Social Media vs Influencing Thought Leaders

In most markets worth being in and with most sustainable business models, sales is not a one time event, but a process. You first have to create awareness, then build trust, then finally make the sale. Do all 3 happen at once for some people? Sure, but probably not for the majority of customers.

My big issue with hyping social media is that most things that are popular on social media sites do not actually build credibility, and that you are going to have marginal success building your brand if you start by focusing on these broad third party communities rather than YOUR TOPICAL COMMUNITY.

When I first started getting well known there was no Digg. There was a Slashdot, but exposure on Slashdot did not make or break me. What really sent my personal brand on a sharp upward trajectory was when Danny Sullivan mentioned me. Because he felt I was comment-worthy many other people suddenly thought I knew what I was talking about and that I was trustworthy.

That perception of trust, audience, and personal-brand that Danny had spent years building was in some part transferred to me. Am I as well known as he is? Of course not, but while sites like Digg have audience they tend to lack that perception of trust and personal-brand that transfers BUYING CUSTOMERS to your site.

If a person who has trust and a broad base of readership recommends you that creates immediate sales. I see that in my daily sales data and my affiliate statistics. If you get featured on social media sites it does not lead to many sales. Perhaps that exposure leads to awareness, which can further be enhanced by writing about that community, buying banner ads from sites like Lead Back, or by writing other create subscription-worthy content, but generally in content editorial link from a trusted expert creates more sales than exposure on a nearly automated hollow social news site.

If your site is new to the market and you want some exposure you have two options

  • eat Taco bell for a month, take the world's biggest crap, then write a leading 10 step how-to guide on how-to polish it, or
  • create things that people INSIDE YOUR COMMUNITY will find useful

One of those strategies will get you in the Guinness book of world records. The other will make sales.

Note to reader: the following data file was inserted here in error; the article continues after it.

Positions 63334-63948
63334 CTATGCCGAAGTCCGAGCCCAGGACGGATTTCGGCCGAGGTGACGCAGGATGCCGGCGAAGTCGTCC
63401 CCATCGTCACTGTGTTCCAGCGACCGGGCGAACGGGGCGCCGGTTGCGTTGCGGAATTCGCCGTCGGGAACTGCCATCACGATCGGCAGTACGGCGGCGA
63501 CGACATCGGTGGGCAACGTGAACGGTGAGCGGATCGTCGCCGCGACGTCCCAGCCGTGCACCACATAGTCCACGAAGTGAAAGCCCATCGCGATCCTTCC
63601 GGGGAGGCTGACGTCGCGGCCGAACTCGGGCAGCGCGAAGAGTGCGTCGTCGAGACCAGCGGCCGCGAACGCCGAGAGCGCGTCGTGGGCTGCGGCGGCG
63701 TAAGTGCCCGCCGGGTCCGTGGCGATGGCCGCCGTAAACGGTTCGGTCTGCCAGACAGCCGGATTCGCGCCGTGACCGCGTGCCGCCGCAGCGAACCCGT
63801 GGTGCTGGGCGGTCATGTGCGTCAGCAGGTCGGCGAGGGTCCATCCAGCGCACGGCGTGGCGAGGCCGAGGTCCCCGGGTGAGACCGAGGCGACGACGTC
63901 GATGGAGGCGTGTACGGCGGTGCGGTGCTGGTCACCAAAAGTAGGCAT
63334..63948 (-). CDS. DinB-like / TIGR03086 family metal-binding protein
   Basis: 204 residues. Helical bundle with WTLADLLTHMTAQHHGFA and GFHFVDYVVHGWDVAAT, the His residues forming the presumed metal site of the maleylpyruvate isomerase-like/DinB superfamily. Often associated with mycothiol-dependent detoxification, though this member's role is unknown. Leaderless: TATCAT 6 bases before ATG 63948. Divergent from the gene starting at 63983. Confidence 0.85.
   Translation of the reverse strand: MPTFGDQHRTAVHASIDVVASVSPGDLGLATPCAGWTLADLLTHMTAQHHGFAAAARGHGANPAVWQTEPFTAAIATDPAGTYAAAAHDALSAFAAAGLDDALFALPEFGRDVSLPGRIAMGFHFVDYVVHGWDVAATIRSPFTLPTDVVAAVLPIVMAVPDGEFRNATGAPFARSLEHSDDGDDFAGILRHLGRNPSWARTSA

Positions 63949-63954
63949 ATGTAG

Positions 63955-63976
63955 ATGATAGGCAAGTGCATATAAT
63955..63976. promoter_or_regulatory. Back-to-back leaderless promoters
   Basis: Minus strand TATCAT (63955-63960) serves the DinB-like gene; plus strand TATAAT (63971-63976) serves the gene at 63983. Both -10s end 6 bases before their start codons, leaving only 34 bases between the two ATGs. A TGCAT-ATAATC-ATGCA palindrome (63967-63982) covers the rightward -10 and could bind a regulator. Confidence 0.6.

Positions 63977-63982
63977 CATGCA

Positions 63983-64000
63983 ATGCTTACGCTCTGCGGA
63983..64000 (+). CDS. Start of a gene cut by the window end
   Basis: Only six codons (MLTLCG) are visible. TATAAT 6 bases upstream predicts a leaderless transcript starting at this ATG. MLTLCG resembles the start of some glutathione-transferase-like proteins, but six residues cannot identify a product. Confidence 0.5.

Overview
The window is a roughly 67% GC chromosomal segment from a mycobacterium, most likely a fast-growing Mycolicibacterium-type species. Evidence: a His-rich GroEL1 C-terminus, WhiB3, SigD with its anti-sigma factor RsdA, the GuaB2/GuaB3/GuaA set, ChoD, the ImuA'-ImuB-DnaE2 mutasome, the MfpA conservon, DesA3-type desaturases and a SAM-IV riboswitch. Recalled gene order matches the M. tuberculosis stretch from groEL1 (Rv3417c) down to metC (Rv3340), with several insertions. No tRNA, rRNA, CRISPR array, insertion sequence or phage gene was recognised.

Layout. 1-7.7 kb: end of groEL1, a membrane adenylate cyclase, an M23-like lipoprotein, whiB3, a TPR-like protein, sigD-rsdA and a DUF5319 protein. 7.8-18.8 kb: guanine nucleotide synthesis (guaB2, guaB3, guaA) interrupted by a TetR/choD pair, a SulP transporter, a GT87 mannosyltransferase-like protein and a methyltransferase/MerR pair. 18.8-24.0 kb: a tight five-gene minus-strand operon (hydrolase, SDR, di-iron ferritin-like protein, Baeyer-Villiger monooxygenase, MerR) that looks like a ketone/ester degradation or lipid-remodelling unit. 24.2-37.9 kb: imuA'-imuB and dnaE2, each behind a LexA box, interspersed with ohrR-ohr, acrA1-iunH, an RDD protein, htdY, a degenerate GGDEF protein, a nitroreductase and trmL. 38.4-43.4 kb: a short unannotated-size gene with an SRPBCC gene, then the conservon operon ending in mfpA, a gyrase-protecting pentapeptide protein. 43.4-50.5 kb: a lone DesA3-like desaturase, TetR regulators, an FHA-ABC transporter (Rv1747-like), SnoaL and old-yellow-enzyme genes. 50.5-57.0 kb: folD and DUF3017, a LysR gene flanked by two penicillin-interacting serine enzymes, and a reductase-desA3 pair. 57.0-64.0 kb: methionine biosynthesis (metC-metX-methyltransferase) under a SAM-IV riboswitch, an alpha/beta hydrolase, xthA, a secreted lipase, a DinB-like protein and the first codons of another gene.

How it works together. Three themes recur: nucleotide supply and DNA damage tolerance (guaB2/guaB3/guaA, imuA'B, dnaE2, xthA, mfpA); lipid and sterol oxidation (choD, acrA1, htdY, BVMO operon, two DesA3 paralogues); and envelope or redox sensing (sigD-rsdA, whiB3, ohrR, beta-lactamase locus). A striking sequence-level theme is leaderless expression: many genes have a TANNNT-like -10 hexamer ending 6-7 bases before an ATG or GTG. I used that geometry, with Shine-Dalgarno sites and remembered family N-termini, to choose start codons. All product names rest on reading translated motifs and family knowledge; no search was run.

Does your content build trust?

Published: January 10, 2008 by Aaron Wall in marketing publishing & media


January 11, 2008 - 1:38am

Damn you Aaron and your misleading post titles! I came here to learn how to polish a turd, not to read a spot-on analysis of social media.

January 11, 2008 - 4:29am

ROFL, Aaron!! Where's the Digg button on this stupid site, anyway?

January 11, 2008 - 6:19am

Hi Dan
I believe this site is on auto-bury. :)

Matt McGee
January 11, 2008 - 4:38am

Wasn't there a South Park episode about that first bullet point?

Thx for the link and plug, Aaron.

January 11, 2008 - 6:20am

They made Bono all started with Bono :)

January 11, 2008 - 12:53pm

Got me - I'm a Brit (as you may know) and anything fart or turd related + SEO ish gets a click thru' from me.

The only way I could work out how to polish a turd is gently dip it in molten gold wait for it to set and hey ho there you go ;)

January 11, 2008 - 2:30pm

Typically if I am looking for pure size and gerth, I may prefer PF Changs, However, TB would be a lot more affordable and being stuck in WI where the heat bills through the roof this month, I think if in fact I would like to polish a turd or two I might take your advice and run to the border (and then the bathroom)

January 11, 2008 - 9:23pm

I'm not sure many people these days are interested in influencing thought leaders. Instead, they're looking to grab your attention with a flashy title. They're looking for a huge burst of traffic. They're looking for a busload of links.

Social media marketers build leverage by establishing power user accounts, which attracts clients looking to get their 15 seconds of fame on Digg. The perception is that these guys know how to create link bait and have the network of friends to push it to the front page, but at least according to one of my clients' experience, perception of value doesn't necessarily translate to results.

I don't see alot of Danny Sullivan's stuff on Sphinn. But every time he posts a comment, he scores points with me because of his ability to look at issues from multiple angles, maintain civility, and advance his opinions with rational arguments and facts. I don't always agree with him, but there are only a handful of people in the SEO industry that are not easily swayed by emotion-bait, and Danny is one of them.

Igor The Troll
January 12, 2008 - 6:17am

Aaron I think you stand out in the crowd not because who mentions you, but because of what you say and do! It may not translate to sales right a way, but better than polishing a Taco Bell tart..:)

January 12, 2008 - 9:33pm

Great post Aaron. I think you own the "Best Blog Title of 2008 So Far" for sure. :)

January 13, 2008 - 12:38am

I missed the 19 insider secrets
You got my attention
You put in an article about a turd and the author thanked you. Incredible wordsmithing. (no offense Matt)
Social Media does drive traffic, which frustrates those that really wanted sales. Bait and switched again.
Attention matters for sales.
How long before Taco Bell posts a comment here?

January 14, 2008 - 6:32pm

I loved the Rocky and Bullwinkle-style title (or Toilet Titles That Diggers Digg).

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